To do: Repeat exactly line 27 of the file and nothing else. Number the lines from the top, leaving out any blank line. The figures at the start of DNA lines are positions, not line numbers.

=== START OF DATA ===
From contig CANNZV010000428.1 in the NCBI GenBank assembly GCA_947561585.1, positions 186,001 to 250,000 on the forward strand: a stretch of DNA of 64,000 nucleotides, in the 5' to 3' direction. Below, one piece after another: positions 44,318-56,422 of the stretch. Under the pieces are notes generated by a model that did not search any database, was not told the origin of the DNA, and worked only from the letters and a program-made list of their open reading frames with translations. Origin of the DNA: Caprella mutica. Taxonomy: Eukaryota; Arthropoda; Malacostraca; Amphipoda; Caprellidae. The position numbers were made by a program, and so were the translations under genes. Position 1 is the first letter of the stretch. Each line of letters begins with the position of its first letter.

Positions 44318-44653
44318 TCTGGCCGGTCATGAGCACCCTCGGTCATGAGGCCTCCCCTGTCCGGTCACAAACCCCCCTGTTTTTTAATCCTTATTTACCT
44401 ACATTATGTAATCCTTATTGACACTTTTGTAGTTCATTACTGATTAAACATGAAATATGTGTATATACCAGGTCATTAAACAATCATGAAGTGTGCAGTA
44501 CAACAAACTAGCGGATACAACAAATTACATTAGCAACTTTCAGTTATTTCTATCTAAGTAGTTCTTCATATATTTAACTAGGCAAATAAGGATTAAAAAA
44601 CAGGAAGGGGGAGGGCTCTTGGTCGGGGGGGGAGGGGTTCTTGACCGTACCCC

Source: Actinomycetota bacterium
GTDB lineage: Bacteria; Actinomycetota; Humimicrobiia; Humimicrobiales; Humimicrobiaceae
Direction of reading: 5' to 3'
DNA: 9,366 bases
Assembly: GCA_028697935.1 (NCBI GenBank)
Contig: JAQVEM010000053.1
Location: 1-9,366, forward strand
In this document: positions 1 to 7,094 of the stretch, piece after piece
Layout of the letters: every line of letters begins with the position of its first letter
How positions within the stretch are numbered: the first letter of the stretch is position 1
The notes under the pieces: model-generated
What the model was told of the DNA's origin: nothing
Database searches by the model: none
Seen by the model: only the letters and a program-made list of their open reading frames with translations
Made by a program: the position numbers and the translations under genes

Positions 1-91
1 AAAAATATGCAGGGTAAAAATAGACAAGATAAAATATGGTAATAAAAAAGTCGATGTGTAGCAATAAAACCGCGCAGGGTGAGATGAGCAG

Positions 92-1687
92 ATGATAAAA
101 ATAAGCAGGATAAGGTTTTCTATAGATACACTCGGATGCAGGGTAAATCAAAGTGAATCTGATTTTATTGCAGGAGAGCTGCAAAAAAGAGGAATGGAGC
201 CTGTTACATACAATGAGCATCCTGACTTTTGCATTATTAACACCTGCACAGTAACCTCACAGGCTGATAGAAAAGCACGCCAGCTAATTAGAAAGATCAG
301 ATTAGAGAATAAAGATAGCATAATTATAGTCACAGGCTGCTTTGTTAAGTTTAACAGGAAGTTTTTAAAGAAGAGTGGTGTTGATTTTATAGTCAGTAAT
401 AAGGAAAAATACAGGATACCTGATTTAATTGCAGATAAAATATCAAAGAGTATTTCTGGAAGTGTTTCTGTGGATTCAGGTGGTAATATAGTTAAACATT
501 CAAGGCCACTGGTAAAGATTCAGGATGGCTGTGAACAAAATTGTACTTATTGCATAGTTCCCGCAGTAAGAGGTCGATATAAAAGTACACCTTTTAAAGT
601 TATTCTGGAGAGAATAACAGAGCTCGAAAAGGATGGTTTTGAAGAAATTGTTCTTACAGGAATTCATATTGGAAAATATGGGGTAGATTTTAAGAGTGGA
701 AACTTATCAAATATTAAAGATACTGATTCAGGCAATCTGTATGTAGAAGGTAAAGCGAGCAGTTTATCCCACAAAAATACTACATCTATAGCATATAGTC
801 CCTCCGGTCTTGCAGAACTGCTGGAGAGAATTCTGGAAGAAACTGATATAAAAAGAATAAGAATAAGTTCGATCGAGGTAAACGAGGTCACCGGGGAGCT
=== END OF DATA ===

201 CTGTTACATACAATGAGCATCCTGACTTTTGCATTATTAACACCTGCACAGTAACCTCACAGGCTGATAGAAAAGCACGCCAGCTAATTAGAAAGATCAG